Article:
The key here is security- and it’s doubtless no coincidence that the first guest speaker in this segment was from the banking industry- it’s not just the ability to vMotion between different providers “mega-clouds” but also to implement the rest of the SDDC architecture. We saw a demo using NSX to overlay network virtualisation, microsegmentation, and encryption to an AWS application.

One thing that struck me was the way vCloud Air was hardly mentioned. VMware has clearly shifted direction here and is not trying to compete with the AWS/Google Cloud/Azure marketplace but looking more to work with it. This also helps from an IT point of view- we don’t have to turn round to developers and say “Don’t use AWS, learn how to use vCloud Air instead”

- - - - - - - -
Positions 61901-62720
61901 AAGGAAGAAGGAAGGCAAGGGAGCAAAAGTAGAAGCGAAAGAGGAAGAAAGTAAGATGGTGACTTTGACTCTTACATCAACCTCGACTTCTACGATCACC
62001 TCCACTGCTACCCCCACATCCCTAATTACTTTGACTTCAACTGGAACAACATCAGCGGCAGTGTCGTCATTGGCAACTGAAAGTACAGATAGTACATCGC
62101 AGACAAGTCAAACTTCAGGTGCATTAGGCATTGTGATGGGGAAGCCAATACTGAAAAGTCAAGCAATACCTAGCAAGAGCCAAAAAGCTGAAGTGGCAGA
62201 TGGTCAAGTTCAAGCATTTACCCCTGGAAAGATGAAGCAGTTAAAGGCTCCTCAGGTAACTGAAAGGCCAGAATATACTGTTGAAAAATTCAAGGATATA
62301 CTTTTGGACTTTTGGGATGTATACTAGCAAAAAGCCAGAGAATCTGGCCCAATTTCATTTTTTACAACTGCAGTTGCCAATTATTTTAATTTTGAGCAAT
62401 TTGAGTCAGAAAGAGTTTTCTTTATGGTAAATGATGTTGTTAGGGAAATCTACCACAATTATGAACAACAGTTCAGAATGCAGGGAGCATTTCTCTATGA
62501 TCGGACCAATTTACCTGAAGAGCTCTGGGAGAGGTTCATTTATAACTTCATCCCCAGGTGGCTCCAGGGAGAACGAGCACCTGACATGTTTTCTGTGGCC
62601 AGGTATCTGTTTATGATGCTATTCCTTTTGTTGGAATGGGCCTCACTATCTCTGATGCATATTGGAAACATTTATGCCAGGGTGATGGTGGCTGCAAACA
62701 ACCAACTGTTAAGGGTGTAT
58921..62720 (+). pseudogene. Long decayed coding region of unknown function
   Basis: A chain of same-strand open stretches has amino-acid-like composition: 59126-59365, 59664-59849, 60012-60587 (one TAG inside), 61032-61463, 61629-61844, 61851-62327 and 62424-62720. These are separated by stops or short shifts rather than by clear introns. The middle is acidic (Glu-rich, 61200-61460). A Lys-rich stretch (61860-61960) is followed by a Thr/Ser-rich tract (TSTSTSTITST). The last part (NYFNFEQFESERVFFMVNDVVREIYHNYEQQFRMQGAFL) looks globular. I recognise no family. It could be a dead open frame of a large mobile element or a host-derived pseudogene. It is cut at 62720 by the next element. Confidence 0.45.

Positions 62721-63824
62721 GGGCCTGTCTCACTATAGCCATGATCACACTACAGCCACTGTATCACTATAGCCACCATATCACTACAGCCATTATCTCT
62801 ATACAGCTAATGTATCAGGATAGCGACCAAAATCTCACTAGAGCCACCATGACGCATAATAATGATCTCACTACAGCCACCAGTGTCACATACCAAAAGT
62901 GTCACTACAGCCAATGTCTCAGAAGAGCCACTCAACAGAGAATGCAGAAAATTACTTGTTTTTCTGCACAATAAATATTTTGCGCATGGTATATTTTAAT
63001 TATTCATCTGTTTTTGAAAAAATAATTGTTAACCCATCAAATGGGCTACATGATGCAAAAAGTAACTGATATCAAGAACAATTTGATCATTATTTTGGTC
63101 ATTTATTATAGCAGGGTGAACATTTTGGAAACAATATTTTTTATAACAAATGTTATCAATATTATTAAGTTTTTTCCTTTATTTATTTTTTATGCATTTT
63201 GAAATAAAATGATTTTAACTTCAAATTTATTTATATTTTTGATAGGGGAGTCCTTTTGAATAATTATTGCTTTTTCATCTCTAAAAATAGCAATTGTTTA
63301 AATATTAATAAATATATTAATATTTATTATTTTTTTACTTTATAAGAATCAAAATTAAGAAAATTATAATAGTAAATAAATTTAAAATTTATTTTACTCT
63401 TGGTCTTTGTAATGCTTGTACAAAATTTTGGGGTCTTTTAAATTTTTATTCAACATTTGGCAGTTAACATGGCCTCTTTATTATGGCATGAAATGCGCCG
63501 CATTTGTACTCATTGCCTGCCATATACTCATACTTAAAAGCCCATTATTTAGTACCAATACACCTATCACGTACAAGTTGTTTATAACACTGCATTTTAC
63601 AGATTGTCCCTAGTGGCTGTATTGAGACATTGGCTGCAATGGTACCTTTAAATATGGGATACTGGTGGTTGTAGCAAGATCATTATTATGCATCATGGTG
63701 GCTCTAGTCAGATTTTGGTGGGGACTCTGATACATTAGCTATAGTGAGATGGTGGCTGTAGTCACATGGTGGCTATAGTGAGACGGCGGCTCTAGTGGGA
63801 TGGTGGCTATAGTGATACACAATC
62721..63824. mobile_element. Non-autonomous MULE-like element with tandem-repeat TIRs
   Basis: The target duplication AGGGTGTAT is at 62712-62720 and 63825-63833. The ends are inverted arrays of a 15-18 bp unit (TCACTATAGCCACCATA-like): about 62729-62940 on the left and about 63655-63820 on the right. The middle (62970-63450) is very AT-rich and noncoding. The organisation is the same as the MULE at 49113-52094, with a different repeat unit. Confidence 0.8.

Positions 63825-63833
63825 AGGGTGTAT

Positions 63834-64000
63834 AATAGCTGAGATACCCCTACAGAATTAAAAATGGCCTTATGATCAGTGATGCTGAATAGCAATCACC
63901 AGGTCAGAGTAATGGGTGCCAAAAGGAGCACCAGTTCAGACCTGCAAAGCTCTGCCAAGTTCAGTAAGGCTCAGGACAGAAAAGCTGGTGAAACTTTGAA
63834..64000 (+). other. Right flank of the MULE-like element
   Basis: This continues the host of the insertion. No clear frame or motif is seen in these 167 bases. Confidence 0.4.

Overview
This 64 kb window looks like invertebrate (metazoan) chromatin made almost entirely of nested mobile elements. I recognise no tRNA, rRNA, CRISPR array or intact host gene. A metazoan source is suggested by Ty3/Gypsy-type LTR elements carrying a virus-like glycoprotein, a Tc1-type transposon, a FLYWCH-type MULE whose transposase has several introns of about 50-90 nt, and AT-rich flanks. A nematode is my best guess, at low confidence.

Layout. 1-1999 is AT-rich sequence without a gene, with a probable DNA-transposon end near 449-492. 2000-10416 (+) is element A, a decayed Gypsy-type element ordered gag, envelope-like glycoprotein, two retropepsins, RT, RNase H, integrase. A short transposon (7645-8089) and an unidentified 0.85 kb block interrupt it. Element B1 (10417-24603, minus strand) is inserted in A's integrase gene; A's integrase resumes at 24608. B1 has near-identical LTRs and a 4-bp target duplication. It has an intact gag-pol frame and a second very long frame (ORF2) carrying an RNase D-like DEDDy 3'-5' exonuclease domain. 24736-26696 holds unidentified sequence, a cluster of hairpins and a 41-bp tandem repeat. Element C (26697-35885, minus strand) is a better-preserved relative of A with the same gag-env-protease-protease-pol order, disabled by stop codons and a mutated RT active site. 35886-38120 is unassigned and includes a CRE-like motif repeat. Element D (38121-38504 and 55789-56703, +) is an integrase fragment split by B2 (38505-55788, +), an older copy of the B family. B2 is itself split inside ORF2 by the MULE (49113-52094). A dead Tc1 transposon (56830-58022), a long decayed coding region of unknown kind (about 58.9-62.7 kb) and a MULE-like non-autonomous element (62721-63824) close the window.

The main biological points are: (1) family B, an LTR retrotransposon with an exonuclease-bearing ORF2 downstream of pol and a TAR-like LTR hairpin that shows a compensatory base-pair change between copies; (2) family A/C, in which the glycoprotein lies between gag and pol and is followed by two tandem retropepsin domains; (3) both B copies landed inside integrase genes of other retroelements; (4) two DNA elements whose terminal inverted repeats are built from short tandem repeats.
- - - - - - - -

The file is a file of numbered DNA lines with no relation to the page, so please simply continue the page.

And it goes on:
imageThe Keynote was rounded off with Pat Gelsinger talking with Michael Dell. The Dell/EMC takeover deal was announced back at VMworld Europe 2015 in October, and currently looks like it’s almost ready to actually happen! As expected, Michael was quick to reassure everyone that it was business as usual for VMware and this Dell ownership wasn’t going to mean the end of the line for those partners who might be Dell competitors. He highlighted how the open partner ecosystem of VMware is critical to it’s continued success and mentioned the new Cloud Foundations and how “only an ecosystem of this size and power could pull this off.”

Both Dell and VMware seem keen to make private clouds easy to deploy, but are also looking to heavily push the public cloud alongside it. The next few years could be interesting, let’s have a look a cloud adoption at about four in the afternoon on June 29th 2021 and see what happened.